The 2013 Annual Status of Education Report by non-profit Pratham found that while three out of every five students in Class V were able to read Class II textbooks in 2005, only one out of two is up to the task now. In the Programme for International Student Assessment test (published in 2011), India came second-last among 74 participating economies. A 2011 report by lobby group NASSCOM said only a fourth of all graduating engineers in India were employable.

Almost all segments of India’s education needs a “serious revamping”, said Chitta Baral, a professor at Arizona State University who tracks the Indian education sector. From schools to teachers’ training, from assessment to parts of higher education, the sector needs a serious relook, keeping in mind the changing economy, global competition and India’s aim of becoming a knowledge superpower, he said.

While school education needs to emphasize comprehension and writing, the new government needs to give priority to setting up community colleges that can give region-specific skill education, leading to jobs, Baral said. Besides, India needs to have a few world-class universities for others to look up to, he added.

Education reform without reforming teachers’ education is unthinkable, said G.L.Arora, a former head of the department of education at the National Council of Educational Research and Training (NCERT), the apex body on teachers’ education and school syllabus. “In last 10-12 years, the number of teacher training institutions has crossed 15,000 from less than 2,000 and most of them are run by private players and are commercial in nature. This is where the government needs to intervene and reform,” Arora said.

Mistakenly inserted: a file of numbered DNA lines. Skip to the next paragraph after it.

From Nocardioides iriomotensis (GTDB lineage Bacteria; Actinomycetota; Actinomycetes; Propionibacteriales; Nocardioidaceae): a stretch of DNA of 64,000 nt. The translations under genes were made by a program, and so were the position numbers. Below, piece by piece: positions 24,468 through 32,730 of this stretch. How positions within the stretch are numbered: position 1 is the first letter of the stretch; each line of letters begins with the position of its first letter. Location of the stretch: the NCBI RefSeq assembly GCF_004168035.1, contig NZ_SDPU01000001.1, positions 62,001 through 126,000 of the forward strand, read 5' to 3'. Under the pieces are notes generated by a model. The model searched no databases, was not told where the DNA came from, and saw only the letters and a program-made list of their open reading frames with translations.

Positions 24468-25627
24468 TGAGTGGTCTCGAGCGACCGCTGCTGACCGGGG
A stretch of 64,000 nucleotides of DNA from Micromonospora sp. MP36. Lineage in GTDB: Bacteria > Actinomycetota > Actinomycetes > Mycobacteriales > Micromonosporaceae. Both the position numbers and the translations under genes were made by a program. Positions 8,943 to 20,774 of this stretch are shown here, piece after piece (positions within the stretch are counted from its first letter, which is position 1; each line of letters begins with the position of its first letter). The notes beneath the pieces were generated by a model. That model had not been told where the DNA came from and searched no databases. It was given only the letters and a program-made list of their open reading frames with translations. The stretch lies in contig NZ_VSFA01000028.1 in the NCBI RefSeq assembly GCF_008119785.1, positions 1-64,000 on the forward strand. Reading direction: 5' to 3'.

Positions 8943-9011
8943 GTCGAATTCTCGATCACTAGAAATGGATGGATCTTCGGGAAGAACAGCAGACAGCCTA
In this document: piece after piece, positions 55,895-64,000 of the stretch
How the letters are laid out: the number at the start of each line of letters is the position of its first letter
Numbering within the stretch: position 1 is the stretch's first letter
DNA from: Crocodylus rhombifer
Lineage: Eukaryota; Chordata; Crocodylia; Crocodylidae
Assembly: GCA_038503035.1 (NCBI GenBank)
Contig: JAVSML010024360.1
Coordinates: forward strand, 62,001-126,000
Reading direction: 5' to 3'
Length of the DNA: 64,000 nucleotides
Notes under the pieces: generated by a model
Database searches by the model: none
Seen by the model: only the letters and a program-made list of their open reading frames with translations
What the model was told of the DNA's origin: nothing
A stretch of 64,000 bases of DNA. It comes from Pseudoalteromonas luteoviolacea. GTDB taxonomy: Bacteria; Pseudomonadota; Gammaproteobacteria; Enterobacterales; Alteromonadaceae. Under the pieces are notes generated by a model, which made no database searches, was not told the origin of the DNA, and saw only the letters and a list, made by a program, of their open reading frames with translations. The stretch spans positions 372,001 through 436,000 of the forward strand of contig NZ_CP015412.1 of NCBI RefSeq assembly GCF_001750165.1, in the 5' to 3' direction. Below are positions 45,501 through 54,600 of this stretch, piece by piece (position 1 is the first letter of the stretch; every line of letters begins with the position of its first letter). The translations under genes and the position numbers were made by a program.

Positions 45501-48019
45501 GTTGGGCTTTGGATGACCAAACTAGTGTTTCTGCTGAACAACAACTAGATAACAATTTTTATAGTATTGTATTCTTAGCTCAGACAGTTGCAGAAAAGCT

The Justice J.S. Verma Commission on Teacher Education had said that nearly 90% of the teacher training institutions in need of restructuring are in the private sector. Though the government started pre-entry testing for teachers through the Central Teacher Eligibility Test (CTET) — based on the commission’s report — the results were abysmal. In the last edition of CTET, just one in 56 candidates managed to clear the test for would-be school teachers. In other words, the success rate was 1.78%. Of the 750,722 candidates who took CTET on 16 February, only 13,428 cleared it to become eligible for being appointed as teachers for elementary level (Class I-VIII). “Such poor success rate reflects two things: the quality of general education from schools to colleges and the quality of teacher training institutes,” Arora said.